3. 3. How should examples be documented? What are the losses and gains in a shift from textual documentation, to the use of diagrams, to interviews, to video, film‐making, and audio‐recording? Is there a working‐assumption in this movement that the latter are more direct and less mediated? What use of explicitly narrational techniques can be employed? Is the use of rhetoric (or “style”) always on obstacle to truth?

  4. 4. How should the investigator interact with organizations? From an objective, outside standpoint (transcendentally)? Should the investigator aim to represent events impartially, irrespective of whether that is possible or not? Or should the investigator be embedded within an organization, (p.52) relating to the object of enquiry immanently? Should research go beyond participatory observation and ethnography towards explicitly subjective modes of engagement and reporting, such as the first‐person confessional, or even poetry?

  5. 5. Within the key concept of sensemaking, what is the nature of sense itself? Is it bodily, automated, and habitual? Or is it disembodied, voluntary, and reflective? Is it representational or non‐representational? Informational or affective, epistemic or poetic? Is sense itself multiple, stratified along different levels?

  6. 6. And what, then, is a process anyway? How fast and how slow must a process be in order for it to be a process (or at least the same process)? Are processes material or immaterial, embodied or abstract, collective or individual? Or are these false dichotomies? Do we need to understand stabilities—for instance, routines, discontinuities, and interruptions of flow—as aspects of process too? Would such an incorporation entail a genuine void or irruption of non‐process within process thought, or would it rather involve only a new kind, or speed, of process?

There are no conclusions to these questions, certainly none that might come from a non‐practitioner like myself. But should the discipline keep on asking what currently appear (at least to me, and at least for now) to be fundamental questions, keep on both conferring, and arguing over the stakes, then, a least according to the indefinite definition of philosophy that I have outlined here, organizational‐thinking will create a philosophy of its own, one with its own entirely new ideas about research, observation, documentation, sense, and even the very concept of what counts as either an organization or a process. It might even change the nature of what counts as thinking, and philosophy, itself. Nonetheless, though there may be no final resolution to any of these disputes, the lack of conclusion should not be a reason to stop enquiry. The process is all. The “answer” is in the multiplication of “images” and of “eyes.” As Kenneth Gergen writes, there is no last word. And nor is there a first word either—or even the guarantee that words, first or last, will possess the answers for us. And, at the risk of a performative contradiction, these words here are not final either.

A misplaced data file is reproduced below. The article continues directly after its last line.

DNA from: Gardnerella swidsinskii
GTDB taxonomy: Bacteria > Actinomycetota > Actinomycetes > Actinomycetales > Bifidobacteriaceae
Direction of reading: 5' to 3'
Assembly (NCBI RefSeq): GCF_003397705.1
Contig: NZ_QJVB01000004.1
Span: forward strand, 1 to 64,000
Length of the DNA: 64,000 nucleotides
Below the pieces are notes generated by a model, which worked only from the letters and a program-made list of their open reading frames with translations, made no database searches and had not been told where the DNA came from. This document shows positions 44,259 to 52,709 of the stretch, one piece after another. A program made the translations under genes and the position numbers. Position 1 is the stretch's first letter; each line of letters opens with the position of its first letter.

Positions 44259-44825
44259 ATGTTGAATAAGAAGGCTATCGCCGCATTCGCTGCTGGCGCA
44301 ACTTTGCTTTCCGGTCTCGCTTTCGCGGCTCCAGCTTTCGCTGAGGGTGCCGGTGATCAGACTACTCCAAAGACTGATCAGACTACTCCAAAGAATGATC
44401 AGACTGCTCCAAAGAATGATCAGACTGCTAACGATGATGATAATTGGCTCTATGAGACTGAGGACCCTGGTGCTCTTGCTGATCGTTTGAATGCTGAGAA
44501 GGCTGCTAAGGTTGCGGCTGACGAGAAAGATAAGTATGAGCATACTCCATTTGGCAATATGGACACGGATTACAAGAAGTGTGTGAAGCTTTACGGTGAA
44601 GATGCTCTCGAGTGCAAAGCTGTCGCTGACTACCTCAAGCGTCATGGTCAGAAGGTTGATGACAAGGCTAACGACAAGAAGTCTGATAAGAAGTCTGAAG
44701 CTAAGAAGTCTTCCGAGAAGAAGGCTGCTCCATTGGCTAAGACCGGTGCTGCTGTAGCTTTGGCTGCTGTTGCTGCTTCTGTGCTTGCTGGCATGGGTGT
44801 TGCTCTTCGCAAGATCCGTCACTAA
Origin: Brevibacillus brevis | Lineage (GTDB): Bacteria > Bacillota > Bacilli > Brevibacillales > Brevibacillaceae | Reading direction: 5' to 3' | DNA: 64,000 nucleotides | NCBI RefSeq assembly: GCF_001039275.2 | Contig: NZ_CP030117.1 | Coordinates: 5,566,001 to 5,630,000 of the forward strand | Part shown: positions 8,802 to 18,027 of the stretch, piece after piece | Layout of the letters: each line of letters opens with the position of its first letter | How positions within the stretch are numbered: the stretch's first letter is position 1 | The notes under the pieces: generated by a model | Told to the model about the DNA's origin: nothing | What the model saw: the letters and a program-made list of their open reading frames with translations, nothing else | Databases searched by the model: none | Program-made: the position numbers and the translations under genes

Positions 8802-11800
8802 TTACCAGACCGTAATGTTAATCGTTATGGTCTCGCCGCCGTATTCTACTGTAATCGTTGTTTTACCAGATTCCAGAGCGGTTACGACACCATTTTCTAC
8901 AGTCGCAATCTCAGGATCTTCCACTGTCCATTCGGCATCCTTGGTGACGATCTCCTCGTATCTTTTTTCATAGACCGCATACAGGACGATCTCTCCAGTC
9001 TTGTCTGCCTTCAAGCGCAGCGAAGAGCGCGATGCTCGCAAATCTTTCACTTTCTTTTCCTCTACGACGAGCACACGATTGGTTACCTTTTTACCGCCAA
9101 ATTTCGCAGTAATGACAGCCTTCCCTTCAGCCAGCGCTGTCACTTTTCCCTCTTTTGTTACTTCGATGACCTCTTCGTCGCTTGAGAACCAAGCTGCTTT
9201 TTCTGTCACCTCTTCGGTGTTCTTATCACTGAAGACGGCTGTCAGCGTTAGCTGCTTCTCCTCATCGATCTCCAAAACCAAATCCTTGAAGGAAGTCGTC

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(1.) See also Widder, 2008: 37: contra Hegel's abstractionism (“the real is the rational, and the rational the real”): “sense must present itself in the … movement from the empirical to the conceptual and back.”

(p.53) (2.) An “anthropology of the contemporary”, as Rabinow has it, intends to show both how the past continues into the present as well as how the present is a rupture with it. The contemporary is the space where old forms are given new significance in a kind of “remediation” (Rabinow, 2007: 3).

(3.) Wood's primary references are Heidegger and Derrida.

(4.) The concept indefinites or “dynamic definitions” are throughout Bergson: see Bergson, 1911: 89, 90, 111–12; Bergson, 1946: 211.

(5.) For a deeper exploration of another revision of thinking, this time through cinema, see Mullarkey 2009. It is worth noting that in order to write this book I had to become a fully‐trained lecturer in film studies.